Resveratrol is a chemical compound found in certain plants. It is called a phytoalexin because plants naturally produce it as an antibiotic substance to fight both bacteria and fungi. Plants containing resveratrol include the grapes and skins of grapes that produce wine, raspberries, mulberries, blueberries and cranberries. It can also be found in peanuts, certain pine trees and in Japanese knotweed.
Many believe that resveratrol may have anti-aging properties, which has caused the substance, usually derived from Japanese knotweed, to be marketed as a nutritional supplement. So far, studies conducted on mice have provided the only evidence for claims that it may lead to longer life.
One of the initial reasons that resveratrol was considered as potentially beneficial was observation of the French lifestyle. Though the French tend to consume a diet higher in fats than in many other countries, they have an unexpectedly low incidence of heart disease. Many believe that the lower levels of heart disease are due to frequent consumption of red wine. Although it has been shown that red wine has anti-coagulating effects, many feel that resveratrol may also play a role.
It should be stated that the amount of resveratrol in red wine is relatively minimal. Probably the best common food source if one wants to consume this compound in its natural state is peanuts. Peanuts have significantly higher content than do any berries or grapes that produce the chemical.
Preliminary studies suggest that resveratrol might be an excellent antioxidant, may extend exercise tolerance, and may help reduce memory loss. There is some evidence to support the claim that it may increase the ability to fight retroviruses like HIV and herpes simplex.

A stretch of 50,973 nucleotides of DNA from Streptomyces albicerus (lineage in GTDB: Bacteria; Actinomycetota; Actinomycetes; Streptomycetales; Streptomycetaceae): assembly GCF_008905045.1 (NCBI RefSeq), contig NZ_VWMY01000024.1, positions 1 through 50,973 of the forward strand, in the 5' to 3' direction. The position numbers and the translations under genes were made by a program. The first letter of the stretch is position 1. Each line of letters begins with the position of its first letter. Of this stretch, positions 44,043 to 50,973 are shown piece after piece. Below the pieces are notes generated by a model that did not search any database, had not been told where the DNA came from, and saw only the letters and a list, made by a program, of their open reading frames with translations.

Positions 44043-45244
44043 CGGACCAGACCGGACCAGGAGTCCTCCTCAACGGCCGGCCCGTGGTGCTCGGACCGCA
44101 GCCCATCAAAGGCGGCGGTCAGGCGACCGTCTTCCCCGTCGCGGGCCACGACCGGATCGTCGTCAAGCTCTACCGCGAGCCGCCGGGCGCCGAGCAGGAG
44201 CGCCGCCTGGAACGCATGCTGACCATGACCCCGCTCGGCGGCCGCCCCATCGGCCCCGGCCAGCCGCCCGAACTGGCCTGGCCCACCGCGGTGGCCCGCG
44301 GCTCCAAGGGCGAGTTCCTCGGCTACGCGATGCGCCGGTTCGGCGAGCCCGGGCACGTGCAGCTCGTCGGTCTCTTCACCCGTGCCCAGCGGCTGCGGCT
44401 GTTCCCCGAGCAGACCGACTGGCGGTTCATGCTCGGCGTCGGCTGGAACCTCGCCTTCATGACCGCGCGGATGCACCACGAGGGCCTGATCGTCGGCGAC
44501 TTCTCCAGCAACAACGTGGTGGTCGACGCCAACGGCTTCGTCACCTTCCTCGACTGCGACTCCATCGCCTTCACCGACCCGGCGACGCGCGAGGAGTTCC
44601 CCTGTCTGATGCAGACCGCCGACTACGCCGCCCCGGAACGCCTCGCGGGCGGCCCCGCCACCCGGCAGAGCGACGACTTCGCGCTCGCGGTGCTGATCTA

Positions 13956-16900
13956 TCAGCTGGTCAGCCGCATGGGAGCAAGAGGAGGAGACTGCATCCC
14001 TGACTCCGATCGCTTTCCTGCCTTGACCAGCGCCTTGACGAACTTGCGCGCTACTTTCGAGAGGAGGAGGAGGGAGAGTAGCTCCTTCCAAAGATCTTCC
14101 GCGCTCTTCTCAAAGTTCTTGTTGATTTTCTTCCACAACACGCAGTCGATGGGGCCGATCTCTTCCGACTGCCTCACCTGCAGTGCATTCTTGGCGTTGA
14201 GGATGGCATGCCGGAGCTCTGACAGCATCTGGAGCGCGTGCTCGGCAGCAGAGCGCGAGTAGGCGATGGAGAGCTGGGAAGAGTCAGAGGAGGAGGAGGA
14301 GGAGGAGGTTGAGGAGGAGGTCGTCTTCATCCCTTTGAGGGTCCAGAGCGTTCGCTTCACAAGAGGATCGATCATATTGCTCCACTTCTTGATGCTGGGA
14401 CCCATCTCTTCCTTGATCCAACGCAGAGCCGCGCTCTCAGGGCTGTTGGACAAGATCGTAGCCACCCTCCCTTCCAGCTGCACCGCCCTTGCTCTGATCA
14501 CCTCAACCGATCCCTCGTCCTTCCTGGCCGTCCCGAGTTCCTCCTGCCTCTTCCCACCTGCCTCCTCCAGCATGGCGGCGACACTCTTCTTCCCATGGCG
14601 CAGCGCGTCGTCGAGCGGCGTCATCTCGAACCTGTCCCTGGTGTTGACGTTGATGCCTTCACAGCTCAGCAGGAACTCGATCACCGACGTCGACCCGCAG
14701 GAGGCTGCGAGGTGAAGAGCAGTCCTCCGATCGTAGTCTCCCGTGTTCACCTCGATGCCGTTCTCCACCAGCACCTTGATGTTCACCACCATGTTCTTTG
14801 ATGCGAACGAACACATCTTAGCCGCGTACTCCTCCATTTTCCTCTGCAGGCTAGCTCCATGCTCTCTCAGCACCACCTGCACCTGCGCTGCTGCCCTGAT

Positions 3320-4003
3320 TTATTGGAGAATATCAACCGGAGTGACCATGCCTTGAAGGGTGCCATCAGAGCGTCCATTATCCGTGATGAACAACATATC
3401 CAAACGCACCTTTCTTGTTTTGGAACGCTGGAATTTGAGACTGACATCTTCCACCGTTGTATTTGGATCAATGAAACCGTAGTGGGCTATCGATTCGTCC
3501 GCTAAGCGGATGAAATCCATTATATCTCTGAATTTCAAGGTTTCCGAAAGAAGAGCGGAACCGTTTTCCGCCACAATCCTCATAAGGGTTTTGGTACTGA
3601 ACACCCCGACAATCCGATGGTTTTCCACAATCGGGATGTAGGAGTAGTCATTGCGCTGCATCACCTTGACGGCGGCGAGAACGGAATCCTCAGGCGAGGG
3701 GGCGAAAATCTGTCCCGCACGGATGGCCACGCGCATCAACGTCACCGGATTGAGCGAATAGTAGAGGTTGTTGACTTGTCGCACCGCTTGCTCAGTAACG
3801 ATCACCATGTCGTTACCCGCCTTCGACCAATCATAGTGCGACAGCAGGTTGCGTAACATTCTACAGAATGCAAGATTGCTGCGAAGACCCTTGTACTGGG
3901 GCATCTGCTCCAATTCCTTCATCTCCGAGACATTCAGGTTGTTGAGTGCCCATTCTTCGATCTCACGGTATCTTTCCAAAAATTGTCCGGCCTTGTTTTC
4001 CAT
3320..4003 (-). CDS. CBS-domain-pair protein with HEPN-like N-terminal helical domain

Since it is also an anti-aging drug, it has already been marketed as a nutritional supplement. This may be a bit premature since not all negative impacts have been studied. There is some evidence in mice studies to suggest that resveratrol might act like an estrogen in the body and actually contribute to more cases of breast cancer.
However, the nutritional supplement of resveratrol contains tiny amounts, compared to what can be naturally derived from food. Some suggest that when resveratrol is consumed in food, it may actually leave the body much more quickly than the chemical supplement version would. As well, the supplements are at much lower doses than those used in most mouse studies, so effects might be minimized.
Still, resveratrol remains an interesting plant compound that deserves further study. The Food and Drug Administration has registered it as an investigational drug, so it is likely to receive more study. Some evidence certainly exists to suggest that it may prove of great benefit to humans.